Good alternatives to VIAC and Finpension for pillar 2a vested account?

Hello fellow mustachian,

A few years ago I did a similar post, where asking for clarification about if/how to split the pillar 2, and all the related things the law allows to do in the situation of leaving a pension fund. I did my homework and back then I split my pillar2 into two accounts: half went into VIAC and the other half into Finpension.

Now after two years I’m leaving again and I can do the split again (yes, it’s all legal, because the new pension fund asked 0CHF to be brought in so I was able to keep the two). I’m not sure if to split again in two more different providers, so ending up with 4, or keep one of the two (VIAC in my case, as I’m honestly not super happy with Finpension as of now).

By checking the forum I saw there is also Frankly as similar alternative, does anyone have other recommendations on other providers (or feedback about Frankly?)

Thanks a lot

If I remember correctly, tax authorities don’t accept pillar 2 withdrawals split over more than two years. And even if they do, depending on the amount, it may not make sense if you also have multiple pillar 3a accounts to withdraw over the same 5 years. I.e., from a tax perspective, spreading pillar 2 across more than two accounts is likely not useful.

Anything you’d like to share?

Thanks Jay for the answer

I’m not sure I’m following. Could you be more specific? what do you mean?
What I know after talking with the folks over Axa and VIAC and reading a post from Finpension about the subject, no one raised concerns over more than 2 accounts (but I admit it is unusual because pension. funds usually ask you to bring at least the compulsory part over when you join them, so far luckily it wasn’t the case for me in the last job). But given your point I’ll definitely go back and do more homework first. Thanks a lot.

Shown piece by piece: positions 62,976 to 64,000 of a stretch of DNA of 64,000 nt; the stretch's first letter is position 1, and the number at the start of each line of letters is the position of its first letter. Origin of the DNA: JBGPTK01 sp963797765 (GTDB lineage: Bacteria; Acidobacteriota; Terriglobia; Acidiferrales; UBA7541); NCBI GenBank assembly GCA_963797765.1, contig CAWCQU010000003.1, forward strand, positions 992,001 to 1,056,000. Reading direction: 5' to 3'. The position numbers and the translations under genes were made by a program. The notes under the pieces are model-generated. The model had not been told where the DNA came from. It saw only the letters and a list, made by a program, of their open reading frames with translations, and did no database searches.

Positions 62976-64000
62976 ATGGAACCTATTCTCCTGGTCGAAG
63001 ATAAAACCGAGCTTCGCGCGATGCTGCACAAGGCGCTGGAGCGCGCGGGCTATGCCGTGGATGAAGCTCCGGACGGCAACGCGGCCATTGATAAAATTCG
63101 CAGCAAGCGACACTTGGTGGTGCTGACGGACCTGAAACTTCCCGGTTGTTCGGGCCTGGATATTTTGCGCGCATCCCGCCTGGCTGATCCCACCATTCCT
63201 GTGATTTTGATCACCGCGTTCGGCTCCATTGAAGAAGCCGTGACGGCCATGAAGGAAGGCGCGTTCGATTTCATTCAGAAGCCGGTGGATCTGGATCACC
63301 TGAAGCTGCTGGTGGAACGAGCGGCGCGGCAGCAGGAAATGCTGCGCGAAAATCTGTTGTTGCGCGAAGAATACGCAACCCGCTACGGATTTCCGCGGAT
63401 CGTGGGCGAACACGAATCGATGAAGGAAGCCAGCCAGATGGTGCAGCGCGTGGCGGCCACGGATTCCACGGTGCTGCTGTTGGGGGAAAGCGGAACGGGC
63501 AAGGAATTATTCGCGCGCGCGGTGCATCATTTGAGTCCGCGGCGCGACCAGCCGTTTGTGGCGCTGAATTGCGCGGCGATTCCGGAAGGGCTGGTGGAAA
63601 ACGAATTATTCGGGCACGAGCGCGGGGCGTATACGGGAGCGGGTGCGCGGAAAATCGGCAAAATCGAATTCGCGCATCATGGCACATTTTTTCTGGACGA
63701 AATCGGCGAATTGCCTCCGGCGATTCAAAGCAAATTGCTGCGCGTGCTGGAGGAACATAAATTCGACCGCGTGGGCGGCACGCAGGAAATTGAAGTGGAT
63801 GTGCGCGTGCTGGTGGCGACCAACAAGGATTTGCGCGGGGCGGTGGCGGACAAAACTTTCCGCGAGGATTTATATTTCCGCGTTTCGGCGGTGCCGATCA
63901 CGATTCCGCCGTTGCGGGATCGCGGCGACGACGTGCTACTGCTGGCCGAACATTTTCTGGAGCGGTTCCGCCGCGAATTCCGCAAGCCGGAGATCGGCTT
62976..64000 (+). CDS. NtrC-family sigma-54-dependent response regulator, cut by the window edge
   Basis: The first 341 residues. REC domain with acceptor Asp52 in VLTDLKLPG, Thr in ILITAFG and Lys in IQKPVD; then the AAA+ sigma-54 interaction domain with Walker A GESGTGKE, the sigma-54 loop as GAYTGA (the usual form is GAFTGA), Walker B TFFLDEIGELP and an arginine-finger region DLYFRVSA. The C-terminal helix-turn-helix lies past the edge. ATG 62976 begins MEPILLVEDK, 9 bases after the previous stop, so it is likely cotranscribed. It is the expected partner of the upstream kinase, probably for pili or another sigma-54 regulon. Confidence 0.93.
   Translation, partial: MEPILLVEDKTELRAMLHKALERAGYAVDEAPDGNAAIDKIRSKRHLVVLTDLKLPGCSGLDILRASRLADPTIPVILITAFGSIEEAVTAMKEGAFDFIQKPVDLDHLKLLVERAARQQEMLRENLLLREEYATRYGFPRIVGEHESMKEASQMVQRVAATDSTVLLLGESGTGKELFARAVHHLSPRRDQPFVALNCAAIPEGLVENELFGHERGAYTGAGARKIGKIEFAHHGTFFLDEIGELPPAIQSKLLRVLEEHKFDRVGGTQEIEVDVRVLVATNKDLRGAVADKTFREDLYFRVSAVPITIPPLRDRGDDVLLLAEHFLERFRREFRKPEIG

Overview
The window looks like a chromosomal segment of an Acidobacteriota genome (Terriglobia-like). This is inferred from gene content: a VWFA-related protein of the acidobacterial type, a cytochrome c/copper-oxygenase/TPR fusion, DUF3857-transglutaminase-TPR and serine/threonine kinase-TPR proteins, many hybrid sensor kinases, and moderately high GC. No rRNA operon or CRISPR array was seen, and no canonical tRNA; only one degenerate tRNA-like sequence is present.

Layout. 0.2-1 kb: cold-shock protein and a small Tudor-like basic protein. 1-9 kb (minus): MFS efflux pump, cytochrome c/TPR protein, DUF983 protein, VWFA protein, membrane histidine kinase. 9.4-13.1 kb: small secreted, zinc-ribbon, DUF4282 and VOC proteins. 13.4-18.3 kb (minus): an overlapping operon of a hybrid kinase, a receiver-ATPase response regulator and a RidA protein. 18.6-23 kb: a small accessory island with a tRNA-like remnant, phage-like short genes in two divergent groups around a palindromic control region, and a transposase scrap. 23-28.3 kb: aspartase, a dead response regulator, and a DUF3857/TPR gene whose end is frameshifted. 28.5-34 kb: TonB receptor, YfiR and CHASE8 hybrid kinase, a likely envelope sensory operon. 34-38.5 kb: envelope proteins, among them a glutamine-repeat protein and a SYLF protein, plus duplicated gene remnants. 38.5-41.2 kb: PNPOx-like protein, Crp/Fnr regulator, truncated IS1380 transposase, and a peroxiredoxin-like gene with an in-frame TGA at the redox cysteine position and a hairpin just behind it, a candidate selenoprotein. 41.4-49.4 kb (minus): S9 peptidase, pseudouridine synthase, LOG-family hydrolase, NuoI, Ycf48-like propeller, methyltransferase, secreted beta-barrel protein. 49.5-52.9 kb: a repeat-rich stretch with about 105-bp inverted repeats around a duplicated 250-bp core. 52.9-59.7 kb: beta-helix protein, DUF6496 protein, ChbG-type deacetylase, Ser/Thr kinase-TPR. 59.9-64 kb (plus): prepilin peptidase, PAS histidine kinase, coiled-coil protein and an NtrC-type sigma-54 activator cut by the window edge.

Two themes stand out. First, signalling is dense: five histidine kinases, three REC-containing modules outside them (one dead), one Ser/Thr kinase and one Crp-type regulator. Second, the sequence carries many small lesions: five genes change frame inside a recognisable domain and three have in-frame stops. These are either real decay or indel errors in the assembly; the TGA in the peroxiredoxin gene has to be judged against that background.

So while I do take time to study and “customize” a bit my own investment, for the pillar 2 I try to follow the options from the more expert, which is the options I get offered by the providers. I wasn’t super happy from the beginning but never had too much time to study a new strategy and change the default one. So that is one thing, not happy with their default strategy.
the second is the user experience from their website/app. It’s getting better but is 2023 and if you have poor user experience (like ease to access all data and information in a quick, easy and understandable way), is not great. On this aspect VIAC is by far superior to them in my opition.